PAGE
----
Frack off! Photo: Bill Baker via Flickr.com.
IPCC's shale gas error
14th April 2014
The latest IPCC report urges a dash for gas to allow us to reduce the burning of coal, including shale gas from fracking. But as Alex Kirby reports, their calculations appear to be based on an arithmetical flaw.
Fifteen years to build a different way of fuelling society, or 20 years of watching spiralling methane emissions? It seems a no-brainer.
If you support fracking, you should be pleased with the latest report from the Inter-governmental Panel on Climate Change (the IPCC).
It's given the green light to the use of shale gas as a short-term way to slow climate change.
The report is the third and final part of the latest IPCC assessment on climate change (known as AR5).
While it puts considerable emphasis on the need for more renewable energy - including solar, wind and hydropower - it says emissions of greenhouse gases can be cut in the medium term by replacing coal with less-polluting gas, though the gas will itself ultimately have to be phased out.
Shale gas as a 'bridging fuel'
On shale gas, obtained by the controversial fracking process, Ottmar Edenhofer - co-chair of the working group that produced the report - said it was quite clear that the fuel "can be very consistent with low carbon development and decarbonisation".
Among the objections to fracking is the fact the process releases quantities of methane, a greenhouse gas often reckoned to be at least 20 times more powerful than carbon dioxide at warming the atmosphere.
That is the comparison we have often used in the Network's reporting. It's right, so far as it goes. But by some calculations it doesn't go nearly far enough.
Or is it an own goal
Recently an observant reader pointed out that methane is 20 times more potent than CO2 when its impact is measured over a century - but that in the short term it is a far greater problem. Over the space of two decades it is estimated to be at least 84 times more damaging than carbon dioxide.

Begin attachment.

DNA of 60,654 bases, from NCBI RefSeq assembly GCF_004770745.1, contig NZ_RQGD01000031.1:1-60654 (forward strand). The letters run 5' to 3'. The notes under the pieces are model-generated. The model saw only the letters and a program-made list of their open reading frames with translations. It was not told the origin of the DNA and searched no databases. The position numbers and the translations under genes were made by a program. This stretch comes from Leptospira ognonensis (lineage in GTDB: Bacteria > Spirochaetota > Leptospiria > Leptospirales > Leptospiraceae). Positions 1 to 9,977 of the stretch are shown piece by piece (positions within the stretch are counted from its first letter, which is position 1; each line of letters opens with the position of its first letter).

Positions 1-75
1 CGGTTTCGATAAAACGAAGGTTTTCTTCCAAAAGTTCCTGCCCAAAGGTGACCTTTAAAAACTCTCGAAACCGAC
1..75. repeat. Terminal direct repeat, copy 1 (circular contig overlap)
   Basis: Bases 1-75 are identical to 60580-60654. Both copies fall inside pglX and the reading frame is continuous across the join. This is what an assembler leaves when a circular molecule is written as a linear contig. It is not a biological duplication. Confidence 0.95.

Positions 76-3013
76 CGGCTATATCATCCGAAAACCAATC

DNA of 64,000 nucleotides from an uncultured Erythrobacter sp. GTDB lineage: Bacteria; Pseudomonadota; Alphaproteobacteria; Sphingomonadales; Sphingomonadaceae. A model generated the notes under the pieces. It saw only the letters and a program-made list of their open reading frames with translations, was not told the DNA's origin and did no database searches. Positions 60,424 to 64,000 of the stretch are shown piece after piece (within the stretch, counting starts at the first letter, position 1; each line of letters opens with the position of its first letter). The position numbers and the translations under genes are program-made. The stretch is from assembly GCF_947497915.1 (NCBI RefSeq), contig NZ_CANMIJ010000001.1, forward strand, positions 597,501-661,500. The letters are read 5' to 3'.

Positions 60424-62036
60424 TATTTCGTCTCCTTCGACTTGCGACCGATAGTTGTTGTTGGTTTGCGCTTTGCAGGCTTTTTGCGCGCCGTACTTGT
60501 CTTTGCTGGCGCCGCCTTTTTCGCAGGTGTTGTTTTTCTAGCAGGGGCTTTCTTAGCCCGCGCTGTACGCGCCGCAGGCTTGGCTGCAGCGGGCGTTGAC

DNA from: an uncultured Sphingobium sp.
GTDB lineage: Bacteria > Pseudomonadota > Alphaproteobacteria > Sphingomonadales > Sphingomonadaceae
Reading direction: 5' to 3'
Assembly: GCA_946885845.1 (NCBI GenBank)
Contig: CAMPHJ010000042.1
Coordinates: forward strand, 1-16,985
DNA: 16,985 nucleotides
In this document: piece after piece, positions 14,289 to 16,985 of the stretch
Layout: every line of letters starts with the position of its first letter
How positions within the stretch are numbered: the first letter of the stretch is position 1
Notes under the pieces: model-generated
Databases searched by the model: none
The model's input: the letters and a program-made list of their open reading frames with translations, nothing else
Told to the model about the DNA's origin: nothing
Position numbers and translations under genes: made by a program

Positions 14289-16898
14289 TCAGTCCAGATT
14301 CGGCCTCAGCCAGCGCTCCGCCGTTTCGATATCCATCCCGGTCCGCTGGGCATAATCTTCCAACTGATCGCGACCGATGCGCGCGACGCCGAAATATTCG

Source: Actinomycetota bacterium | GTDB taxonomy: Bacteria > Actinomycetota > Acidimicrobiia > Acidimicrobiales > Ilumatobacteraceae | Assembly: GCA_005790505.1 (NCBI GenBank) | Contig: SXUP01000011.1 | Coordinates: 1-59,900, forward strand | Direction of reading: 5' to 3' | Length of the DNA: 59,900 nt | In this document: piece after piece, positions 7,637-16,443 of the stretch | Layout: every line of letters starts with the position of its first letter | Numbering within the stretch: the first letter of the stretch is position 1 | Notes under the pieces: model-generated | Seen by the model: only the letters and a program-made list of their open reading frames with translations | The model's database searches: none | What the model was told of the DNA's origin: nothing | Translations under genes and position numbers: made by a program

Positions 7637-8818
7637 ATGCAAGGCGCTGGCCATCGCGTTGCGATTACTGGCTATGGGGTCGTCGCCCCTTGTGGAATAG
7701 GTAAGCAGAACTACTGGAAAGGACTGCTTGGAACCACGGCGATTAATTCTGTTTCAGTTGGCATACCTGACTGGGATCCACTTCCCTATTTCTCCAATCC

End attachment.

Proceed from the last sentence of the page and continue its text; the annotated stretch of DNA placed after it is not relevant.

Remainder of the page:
Robert Howarth is professor of ecology and environmental biology at Cornell University. He and his colleague Drew Shindell of the US National Oceanic and Atmospheric Administration have made a worrying prediction.
Unless emissions of methane (and black carbon) are reduced immediately, they say, the Earth will warm by 1.5°C by 2030 and by 2.0°C by between 2045 and 2050, whether or not carbon dioxide emissions are reduced.
Professor Howarth puts the global warming potential of methane higher still. He has written: "At the time scale of 20 years following emission, methane's global warming potential is more than 100-fold greater than for carbon dioxide." (Shindell et al. 2009)
Some critics will conclude that the IPCC's search for a bridging strategy to move us rapidly to a world of clean energy has scored an own goal by failing to rule out a fuel which entails a large and avoidable increase in greenhouse emissions.
The cost of the infrastructure needed to exploit shale gas on a large scale may also work to prolong its use.
Ironically, the clean energy world the IPCC seeks need be no more than 15 years away, according to one US expert. Mark Z Jacobson is professor of civil and environmental engineering at Stanford University, California, and director of its atmosphere and energy program.
He believes that wind, water and solar power can be scaled up cost-effectively to meet the world's energy demands, ending dependence on both fossil fuels and nuclear power.
Professor Jacobson described in Energy Policy in 2010 how he and a colleague had analysed "the feasibility of providing worldwide energy for all purposes (electric power, transportation, heating/cooling, etc.) from wind, water, and sunlight", known as WWS.
He continued: "We suggest producing all new energy with WWS by 2030 and replacing the pre-existing energy by 2050. Barriers to the plan are primarily social and political, not technological or economic. The energy cost in a WWS world should be similar to that today."
It sounds like a less risky path to a world of clean energy than the IPCC is urging. Fifteen years to build a different way of fuelling society, or 20 years of watching spiralling methane emissions? It seems a no-brainer.
Alex Kirby writes for the Climate News Network.
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